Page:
Safety and creature comforts are key to road trip happiness.
That and snacks. And the ability to easily access snacks. All are part of the well-designed 2017 Toyota Highlander Hybrid. Add the great gas mileage from a hybrid and even those annoying interstate traffic jams get slightly less irritating. Or, at the very least, they lessen the worry you’ll run out of gas.
If you’re looking at this as a used option, then never fear — we’ve laid out how this fine SUV has fared over the past several years.
Who This Car is For:
- Drivers who need a 7-passenger SUV with third row seating
- Drivers who like cargo space
- Families looking for safety features that come standard
- Eco-conscious drivers who still want an SUV with power
What It Costs
Toyota’s suggested retail prices for the Highlander Hybrid models are:
- LE Hybrid AWD V6: $36,270
- XLE Hybrid AWD V6: $41,330
- Limited Hybrid AWD V6: $44,760
- Limited Platinum Hybrid AWD V6 (the model I drove): $47,880
Read More: What are the best road trip snacks?
Highlander Design Makes Even a Solo Road Trip Tolerable
Toyota loaned me the 2017 Highlander Hybrid for a solo road trip from Chicago to Iowa to visit my daughter at college. Hubby couldn’t take the time away from work. That meant I was on my own. No co-pilot to hand me snacks, help me navigate or keep me company. This is not my preferred method of travel. I would rather fly. Or have someone else drive me—or at least drive with me. But the Highlander made my trip a reasonable 6 hours each way.
My road trip started with a whimper. Nasty Chicago highway construction coupled with an even nastier accident meant it took more than an hour to go less than 15 miles. But the hybrid engine and start and stop engine system (which turns off the car when it stops fully and restarts when you lift your foot off the brake pedal, saving emissions and conserving fuel) meant that I used hardly any gas at all. The first leg of my trip, I racked up a very respectable 29.8 miles per gallon!
Cockpit Design Features that Make Solo Driving Easy
Two design features that made my long, lonely drive more doable: a huge center console and a shelf for holding my phone while it charged.
The center console storage area was just the right spot for keeping snacks handy. When the console was closed, it was a soft spot to rest my elbow as I drove. The shelf above the three (count ‘em—three!) USB ports in the dash meant I didn’t have to worry about the phone flying around the car or sliding out of reach as I drove.
A Key That Is Smart Enough to Lock and Unlock the Car without Ever Touching It
The smart key system meant that I never had to dig around and find the car key when I stopped for a break. All I had to do was grab my purse off the passenger seat, get out and close the car door, putting my thumb on the driver door handle to lock the car. When I returned, with the key somewhere in my messy bag, the door automatically unlocked when I grabbed the handle.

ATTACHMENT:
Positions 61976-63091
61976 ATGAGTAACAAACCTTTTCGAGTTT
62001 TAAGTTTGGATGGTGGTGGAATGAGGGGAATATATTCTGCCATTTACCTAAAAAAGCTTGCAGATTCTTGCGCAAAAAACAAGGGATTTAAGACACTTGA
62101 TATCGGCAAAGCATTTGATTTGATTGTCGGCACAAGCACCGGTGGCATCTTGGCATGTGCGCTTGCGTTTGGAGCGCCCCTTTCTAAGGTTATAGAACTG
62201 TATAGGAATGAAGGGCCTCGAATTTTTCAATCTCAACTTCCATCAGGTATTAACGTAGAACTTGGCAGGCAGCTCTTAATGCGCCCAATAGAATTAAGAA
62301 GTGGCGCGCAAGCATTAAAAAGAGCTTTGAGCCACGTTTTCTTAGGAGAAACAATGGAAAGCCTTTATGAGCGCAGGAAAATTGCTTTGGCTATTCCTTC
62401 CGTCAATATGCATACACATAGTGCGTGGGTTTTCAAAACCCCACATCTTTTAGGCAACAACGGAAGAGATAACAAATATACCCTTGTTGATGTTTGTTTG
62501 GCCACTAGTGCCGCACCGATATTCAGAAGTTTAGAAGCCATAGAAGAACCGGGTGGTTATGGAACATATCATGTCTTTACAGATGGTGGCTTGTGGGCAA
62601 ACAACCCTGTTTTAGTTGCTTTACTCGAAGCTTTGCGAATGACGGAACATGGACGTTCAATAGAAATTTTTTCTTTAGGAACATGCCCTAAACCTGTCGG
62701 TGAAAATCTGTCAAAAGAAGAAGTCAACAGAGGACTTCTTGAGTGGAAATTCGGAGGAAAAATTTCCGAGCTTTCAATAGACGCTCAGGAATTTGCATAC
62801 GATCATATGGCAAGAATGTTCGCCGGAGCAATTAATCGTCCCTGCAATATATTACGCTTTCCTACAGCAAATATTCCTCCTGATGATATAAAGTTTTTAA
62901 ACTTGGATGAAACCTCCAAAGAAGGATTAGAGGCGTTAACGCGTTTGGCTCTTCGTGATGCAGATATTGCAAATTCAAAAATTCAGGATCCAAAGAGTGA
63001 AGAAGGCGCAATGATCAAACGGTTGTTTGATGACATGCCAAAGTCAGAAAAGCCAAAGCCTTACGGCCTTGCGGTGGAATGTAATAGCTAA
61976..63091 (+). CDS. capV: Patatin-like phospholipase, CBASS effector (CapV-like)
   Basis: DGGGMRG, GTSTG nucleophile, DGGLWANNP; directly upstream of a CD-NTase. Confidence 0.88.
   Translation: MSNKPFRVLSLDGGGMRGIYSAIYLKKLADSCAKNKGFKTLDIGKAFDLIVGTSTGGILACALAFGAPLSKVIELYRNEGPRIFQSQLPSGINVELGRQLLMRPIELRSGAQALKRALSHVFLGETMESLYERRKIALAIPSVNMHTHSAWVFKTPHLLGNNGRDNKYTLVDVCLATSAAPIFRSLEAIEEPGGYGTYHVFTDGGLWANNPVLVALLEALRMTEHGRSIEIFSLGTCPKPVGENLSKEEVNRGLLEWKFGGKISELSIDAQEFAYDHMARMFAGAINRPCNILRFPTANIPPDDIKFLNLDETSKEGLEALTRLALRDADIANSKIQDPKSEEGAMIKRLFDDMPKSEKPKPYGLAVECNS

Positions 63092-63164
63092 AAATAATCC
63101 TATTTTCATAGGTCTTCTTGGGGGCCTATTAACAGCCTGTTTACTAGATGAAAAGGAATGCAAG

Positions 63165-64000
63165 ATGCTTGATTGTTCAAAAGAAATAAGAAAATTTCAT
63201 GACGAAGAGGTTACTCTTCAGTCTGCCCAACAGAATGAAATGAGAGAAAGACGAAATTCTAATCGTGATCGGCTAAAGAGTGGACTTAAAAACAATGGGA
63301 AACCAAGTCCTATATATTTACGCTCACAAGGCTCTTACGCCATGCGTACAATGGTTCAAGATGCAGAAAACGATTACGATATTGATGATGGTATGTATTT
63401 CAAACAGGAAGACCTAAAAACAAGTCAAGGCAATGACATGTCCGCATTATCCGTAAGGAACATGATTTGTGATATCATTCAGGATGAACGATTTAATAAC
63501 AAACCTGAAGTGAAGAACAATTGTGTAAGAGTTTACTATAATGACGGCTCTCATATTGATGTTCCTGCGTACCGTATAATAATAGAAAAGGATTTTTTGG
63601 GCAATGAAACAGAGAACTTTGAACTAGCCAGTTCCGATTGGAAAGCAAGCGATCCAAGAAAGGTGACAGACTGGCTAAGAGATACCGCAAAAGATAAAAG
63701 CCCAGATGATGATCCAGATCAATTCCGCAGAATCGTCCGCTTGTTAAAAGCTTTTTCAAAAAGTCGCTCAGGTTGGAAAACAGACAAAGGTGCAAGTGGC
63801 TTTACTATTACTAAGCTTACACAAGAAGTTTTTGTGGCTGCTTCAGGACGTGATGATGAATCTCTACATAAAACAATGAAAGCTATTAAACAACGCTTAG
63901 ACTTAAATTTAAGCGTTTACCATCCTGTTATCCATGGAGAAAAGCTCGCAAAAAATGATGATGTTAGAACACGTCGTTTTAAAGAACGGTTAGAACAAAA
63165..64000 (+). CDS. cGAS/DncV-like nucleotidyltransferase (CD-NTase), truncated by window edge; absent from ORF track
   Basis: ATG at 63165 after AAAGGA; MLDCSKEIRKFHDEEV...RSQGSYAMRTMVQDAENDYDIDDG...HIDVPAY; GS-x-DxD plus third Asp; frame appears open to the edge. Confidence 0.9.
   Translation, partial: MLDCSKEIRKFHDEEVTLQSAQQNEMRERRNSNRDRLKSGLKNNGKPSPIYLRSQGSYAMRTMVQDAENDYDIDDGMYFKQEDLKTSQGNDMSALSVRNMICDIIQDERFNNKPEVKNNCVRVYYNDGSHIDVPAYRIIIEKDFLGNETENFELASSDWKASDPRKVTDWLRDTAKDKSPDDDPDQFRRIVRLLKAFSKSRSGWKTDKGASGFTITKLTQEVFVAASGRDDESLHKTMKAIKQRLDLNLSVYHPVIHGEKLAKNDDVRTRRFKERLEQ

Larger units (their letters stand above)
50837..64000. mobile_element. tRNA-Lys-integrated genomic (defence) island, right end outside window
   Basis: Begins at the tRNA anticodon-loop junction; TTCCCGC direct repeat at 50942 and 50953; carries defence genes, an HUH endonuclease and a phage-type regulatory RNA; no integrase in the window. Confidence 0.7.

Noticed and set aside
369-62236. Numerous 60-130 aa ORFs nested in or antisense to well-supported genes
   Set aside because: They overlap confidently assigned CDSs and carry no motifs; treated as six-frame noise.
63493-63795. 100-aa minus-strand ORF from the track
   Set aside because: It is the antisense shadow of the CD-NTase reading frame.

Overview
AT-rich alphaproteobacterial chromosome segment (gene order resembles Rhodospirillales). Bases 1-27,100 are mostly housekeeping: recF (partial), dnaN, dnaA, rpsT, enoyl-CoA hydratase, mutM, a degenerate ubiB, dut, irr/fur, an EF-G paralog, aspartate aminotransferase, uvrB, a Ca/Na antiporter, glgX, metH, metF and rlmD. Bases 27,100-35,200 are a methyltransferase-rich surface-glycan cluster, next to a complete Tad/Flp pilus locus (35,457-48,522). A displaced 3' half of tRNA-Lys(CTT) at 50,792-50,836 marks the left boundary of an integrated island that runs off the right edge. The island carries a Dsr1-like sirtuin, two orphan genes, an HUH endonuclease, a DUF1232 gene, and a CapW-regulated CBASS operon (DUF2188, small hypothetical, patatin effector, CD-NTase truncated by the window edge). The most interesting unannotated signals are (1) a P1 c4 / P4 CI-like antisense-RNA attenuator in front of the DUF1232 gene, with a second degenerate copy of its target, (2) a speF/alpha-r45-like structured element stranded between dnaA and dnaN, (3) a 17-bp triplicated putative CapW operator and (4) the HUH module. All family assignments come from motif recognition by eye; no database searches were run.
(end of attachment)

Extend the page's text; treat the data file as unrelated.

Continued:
Feeling Safer in a Toyota
Another challenge for me on a solo road trip is staying alert. With no one to talk to, I find my concentration can sometimes lag. But the car was a great co-pilot. When I drifted a bit out of my lane, the lane departure warning nudged me back. On those rare occasions when I came upon other cars during this Iowa road trip, the dynamic cruise control automatically slowed the car, and then speeded up again once I was clear of the slow-poke. Clicking a button on the steering wheel changed the distance between my car and the one ahead.
Toyota Safety Sense, standard on all Toyota vehicles, also includes pre-collision warning with pedestrian detection and automatic emergency braking. Fortunately, I didn’t get to test either of those systems.
Getting a Bird’s Eye View of My World. Or At Least My Parking
By far my favorite new car tech is the back up camera. This 7-passenger SUV goes a step further: It enhances the backup camera with a bird’s eye view camera. I sometimes find it challenging to park a bigger vehicle inside the parking lines. I used the bird’s eye view camera to help me line up the car right between those two white lines at every rest stop along the way. Then I used it again as I backed out into traffic, aided by the blind spot monitor and cross traffic alert as well.
Toyota technology uses cameras mounted on the front, the side mirrors and rear of the car to project a panoramic view of the vehicle’s surroundings on the central multimedia monitor. The system offers drivers assistance when parallel parking, and when pulling in and out of parking spaces. The Bird’s Eye View Camera system also features a Toyota-first function called “perimeter scan,” which provides a live rotating 360-degree view around the vehicle, helping the driver to see potential obstacles in certain conditions.